Muhammad's rights were violated at the precise moment when Massachusetts DOC officials allegedly denied him access to his dietary needs and religious articles, rather than when these deprivations later resulted in emotional, psychological, or physical harm. For these reasons, the § 1997e(e) limitation on recovery is simply not applicable to Muhammad's allegations.

C. Pendent State Law Claims

Since there is an actionable basis for plaintiff's federal causes of action, this Court will continue to exert pendent jurisdiction over the state law claims alleged to arise from a common nucleus of operative fact. United Mine Workers v. Gibbs, 383 U.S. 715, 725, 16 L. Ed. 2d 218, 86 S. Ct. 1130 (1966).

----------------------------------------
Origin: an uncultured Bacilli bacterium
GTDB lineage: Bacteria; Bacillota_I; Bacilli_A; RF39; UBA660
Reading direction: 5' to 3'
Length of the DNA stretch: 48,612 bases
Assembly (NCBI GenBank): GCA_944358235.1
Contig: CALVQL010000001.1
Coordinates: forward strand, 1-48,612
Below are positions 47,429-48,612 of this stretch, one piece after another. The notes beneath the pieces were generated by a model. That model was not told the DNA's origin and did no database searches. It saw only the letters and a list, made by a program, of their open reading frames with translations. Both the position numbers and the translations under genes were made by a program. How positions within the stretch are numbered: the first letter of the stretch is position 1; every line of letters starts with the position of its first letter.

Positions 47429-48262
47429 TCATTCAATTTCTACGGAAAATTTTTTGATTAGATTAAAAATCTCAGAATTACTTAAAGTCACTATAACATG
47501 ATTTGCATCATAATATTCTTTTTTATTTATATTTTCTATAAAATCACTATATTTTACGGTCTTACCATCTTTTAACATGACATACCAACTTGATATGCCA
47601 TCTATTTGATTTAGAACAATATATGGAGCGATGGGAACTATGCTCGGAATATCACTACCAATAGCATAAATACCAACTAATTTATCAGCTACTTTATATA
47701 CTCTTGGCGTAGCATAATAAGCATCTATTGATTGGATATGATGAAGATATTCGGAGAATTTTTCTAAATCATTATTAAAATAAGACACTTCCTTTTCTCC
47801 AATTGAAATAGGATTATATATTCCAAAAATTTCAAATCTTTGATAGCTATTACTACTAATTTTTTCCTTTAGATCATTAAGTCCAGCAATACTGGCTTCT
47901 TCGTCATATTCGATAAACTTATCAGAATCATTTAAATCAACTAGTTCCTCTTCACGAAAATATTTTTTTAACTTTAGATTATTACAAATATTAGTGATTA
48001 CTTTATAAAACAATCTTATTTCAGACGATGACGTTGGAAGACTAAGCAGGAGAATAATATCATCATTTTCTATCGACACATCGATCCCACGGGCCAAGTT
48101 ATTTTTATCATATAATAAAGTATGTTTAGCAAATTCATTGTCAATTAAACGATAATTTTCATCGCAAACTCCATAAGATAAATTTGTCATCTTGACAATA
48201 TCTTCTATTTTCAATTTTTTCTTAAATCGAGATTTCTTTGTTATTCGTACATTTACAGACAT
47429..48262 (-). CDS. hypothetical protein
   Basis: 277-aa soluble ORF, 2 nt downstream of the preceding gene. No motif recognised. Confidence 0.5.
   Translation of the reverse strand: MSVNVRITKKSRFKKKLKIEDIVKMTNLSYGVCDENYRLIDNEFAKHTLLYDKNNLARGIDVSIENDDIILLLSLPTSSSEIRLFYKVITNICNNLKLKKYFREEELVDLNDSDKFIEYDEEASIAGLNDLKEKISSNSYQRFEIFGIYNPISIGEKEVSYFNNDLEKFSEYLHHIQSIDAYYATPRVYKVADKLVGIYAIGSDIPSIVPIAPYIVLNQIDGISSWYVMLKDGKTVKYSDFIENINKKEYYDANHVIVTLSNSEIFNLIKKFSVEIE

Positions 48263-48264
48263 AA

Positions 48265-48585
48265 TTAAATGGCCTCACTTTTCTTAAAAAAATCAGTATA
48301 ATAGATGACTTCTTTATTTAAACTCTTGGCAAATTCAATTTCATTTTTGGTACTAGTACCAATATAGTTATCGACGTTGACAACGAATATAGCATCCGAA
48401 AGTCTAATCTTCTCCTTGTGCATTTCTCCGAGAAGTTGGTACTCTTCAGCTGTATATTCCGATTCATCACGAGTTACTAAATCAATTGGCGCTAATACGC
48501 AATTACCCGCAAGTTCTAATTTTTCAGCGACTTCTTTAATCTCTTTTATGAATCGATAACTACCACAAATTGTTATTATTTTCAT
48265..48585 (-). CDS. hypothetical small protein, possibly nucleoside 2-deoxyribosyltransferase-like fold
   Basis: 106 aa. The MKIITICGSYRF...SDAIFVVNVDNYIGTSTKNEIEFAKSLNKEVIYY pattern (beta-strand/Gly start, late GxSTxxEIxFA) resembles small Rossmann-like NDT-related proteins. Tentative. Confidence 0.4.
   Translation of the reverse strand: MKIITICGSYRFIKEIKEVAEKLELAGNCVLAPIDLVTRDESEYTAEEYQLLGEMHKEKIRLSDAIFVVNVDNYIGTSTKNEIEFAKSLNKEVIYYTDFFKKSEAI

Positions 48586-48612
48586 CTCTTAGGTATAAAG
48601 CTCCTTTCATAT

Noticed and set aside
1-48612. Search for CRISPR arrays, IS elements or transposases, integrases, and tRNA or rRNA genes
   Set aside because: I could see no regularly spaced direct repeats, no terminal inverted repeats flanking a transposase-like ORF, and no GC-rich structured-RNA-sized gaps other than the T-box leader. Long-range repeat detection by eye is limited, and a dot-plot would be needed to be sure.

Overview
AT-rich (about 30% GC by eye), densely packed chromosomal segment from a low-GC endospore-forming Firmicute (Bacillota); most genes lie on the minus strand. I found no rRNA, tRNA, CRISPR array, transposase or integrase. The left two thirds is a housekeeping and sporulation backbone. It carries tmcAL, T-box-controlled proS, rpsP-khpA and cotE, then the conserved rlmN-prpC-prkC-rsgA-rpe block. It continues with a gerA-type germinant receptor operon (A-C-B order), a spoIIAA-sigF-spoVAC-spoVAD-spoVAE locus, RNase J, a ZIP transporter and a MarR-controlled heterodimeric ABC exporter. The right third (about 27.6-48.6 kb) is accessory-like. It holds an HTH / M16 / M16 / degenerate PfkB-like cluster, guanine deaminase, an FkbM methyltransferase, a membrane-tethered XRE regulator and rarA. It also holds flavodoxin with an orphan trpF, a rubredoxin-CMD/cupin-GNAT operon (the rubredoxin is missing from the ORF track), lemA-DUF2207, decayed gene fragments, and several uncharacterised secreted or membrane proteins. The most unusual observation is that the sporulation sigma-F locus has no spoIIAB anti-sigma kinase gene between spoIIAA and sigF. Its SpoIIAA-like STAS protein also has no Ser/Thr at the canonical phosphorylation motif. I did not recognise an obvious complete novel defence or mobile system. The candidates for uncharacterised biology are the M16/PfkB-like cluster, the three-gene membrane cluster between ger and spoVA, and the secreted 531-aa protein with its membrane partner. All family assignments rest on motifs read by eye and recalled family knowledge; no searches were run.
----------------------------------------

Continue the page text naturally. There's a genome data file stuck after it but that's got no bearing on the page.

Because Muhammad's claim for injunctive relief is moot, the defendants' Motion For Judgment on The Pleadings [docket entry # 18] is GRANTED insofar as it relates to equitable remedies. However, because Muhammad's claims under 42 U.S.C. § 1983 are not barred by section 1997e(e) of the PLRA, the defendants' Motion is DENIED insofar as it relates to claims for damages. Furthermore, the defendants' [**32] Motion is DENIED insofar as it relates to Muhammad's state law claims, properly within this Court's pendent jurisdiction.


Dated: March 19, 2001